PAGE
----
Dave Barry Reveals Secret To Being Funny


Lately I’ve been reading And Here’s the Kicker: Coversations with 21 Top Humor Writers on their Craft by Mike Sacks, and I ran across this little gem about writing funny via Dave Barry:

It’s a lot like a magic trick, in that there’s a very mechanical way in which it’s done. There are a lot of obvious and basic structural things you do with a sentence and with a joke and how you set it up on the page. And the trick is to do it in such a way that it doesn’t look like there was any effort involved–that it’s somehow magic.

He continues:

There’s a certain amount of inspiration, but there’s also a fair amount of work and repetition and practice and mechanics that are involved…

I’ve never seen it put that way before, but he’s exactly right! While cartoonists know the work involved in crafting cartoons, to pretty much everyone else it’s magic.


Halloween Cartoon Idea List

Every year when I sit down to write my Halloween cartoons (usually around June) I create a list of Halloween stuff to help generate ideas. And every year I think "I should keep this so I don’t have to do it again next year!" And then I never do.

But, this year I’m putting it all down here in this post. Partially for my own reference, partially to give you an idea how my head works, and partially to see if there’s anything I missed.

OK here goes:

Halloween –

  • Pumpkins – jack o’ lanterns, seeds, carving, knives
  • Costumes – masks, pirates, hoboes, superheroes
  • Trick or treat – candy, apples, x-ray, bags
  • Witches – brooms, cauldrons, spells
  • Frankenstein – bride, bolts, bodies, scientists, fire, angry mob
  • Vampires – blood, bats, fangs, coffins, mirrors
  • Werewolves – moon, howling
  • Mummy – wrappings, tombs, arms in front
  • Zombies – brains, decay
  • Ghosts – sheets, Casper
  • Skeletons – bones, medical
  • Devil – horns, pitchfork, tail, hell, fire
  • Haunted Houses
  • Spiders – webs
  • Graves – tombstones
  • Scary movies
  • Bobbing for apples

Lemme know if I missed anything…

Gag Writing – Just Say No

NotepadSaw this interview with gag writer Robert Rafferty and thought it was interesting.

I don’t personally use gag writers, although there are plenty of good cartoonists who do, but what struck me most in the interview was this bit of advice to folks looking to sell gags:

When it comes to gag writing, don’t do it. It is too hard to get started and the cartoonists that will usually look at gags have no sales record and you will spend a fortune on postage with no return. The cartoonists who are well established already have gag writers, so they don’t need them. I would not try to get into this business today. When I got into this it was fairly new. Unless you are very good and can come up with New Yorker-quality gags, one right after the other, you have no chance.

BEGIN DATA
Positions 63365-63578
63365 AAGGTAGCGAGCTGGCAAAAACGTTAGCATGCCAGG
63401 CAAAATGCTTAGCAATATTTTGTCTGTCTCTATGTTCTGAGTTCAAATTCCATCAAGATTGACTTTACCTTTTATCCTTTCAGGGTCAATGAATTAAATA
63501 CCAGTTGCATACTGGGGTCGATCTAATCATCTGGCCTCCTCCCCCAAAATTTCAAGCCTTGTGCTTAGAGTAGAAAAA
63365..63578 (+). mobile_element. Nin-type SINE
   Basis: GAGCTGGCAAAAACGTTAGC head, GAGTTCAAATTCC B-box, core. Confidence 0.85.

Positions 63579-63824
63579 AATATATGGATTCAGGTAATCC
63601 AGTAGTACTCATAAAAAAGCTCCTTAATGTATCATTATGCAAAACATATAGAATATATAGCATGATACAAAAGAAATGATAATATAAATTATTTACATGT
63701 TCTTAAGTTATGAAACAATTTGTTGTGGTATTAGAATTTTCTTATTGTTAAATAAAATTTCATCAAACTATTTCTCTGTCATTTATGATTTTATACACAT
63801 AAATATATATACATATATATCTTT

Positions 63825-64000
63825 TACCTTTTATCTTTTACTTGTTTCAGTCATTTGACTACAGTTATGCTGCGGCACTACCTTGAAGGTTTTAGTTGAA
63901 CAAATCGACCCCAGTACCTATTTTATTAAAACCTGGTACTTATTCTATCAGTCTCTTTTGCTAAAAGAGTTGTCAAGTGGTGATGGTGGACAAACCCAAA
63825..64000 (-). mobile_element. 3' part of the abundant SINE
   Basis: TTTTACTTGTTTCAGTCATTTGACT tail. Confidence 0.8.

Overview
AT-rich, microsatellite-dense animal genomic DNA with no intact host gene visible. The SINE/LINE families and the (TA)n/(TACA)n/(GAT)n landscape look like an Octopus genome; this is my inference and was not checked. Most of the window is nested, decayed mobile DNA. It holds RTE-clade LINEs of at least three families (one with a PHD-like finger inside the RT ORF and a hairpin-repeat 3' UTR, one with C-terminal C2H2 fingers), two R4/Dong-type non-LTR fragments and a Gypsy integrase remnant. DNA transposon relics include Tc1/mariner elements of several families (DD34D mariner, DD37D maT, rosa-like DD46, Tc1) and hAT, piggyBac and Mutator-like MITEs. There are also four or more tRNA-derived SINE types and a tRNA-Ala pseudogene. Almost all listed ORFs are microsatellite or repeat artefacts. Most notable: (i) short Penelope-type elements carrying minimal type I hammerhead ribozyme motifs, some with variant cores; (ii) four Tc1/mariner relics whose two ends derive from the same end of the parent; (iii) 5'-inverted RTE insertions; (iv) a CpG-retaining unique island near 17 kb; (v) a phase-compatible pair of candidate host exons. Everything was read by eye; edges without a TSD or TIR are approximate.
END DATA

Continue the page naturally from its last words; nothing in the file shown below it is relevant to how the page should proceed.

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cartoon writing wording

I love words.

And it’s a good thing since writing is really the crux of the whole cartoonist thing. You can be the greatest artist in the world, but if your writing stinks, believe you me, nobody is going to be buying.

One of my favorite tricks when I’m stumped is to hit the books. Actually, a few specific books. I’ve got a number of different reference volumes to kick start the writing process:

So if I’ve got a specific topic in mind, say for a custom cartoon, I’ll obviously start by looking for that specific word. Each book is organized a little differently, but they all make finding related content fairly easy.

If I’m just writing to write, however, I love to just leaf through and see what strikes my brain’s fancy. I try not to linger too long on any specific page, I just quickly skim and see if anything pops.

A favorite trick of mine is to look at phrases about and/or containing a word and seeing if there’s some way to combine them. It doesn’t always end up in a successful cartoon, but, if nothing else, you’re priming the cartoon writing pump.

Now remember, these books aren’t going to solve all of your problems. Nothing beats just sitting yourself down regularly, staring down a blank piece of paper and actively writing cartoons. (You’d be surprised how often I hear budding cartoonists complain about waiting for their muse to visit.) But used judiciously, they’re all great tools to have in your gag writing toolbox.

It looks like a few might already be out of print, but you should be able to pick them up cheaply on Ebay or Amazon.

Word up!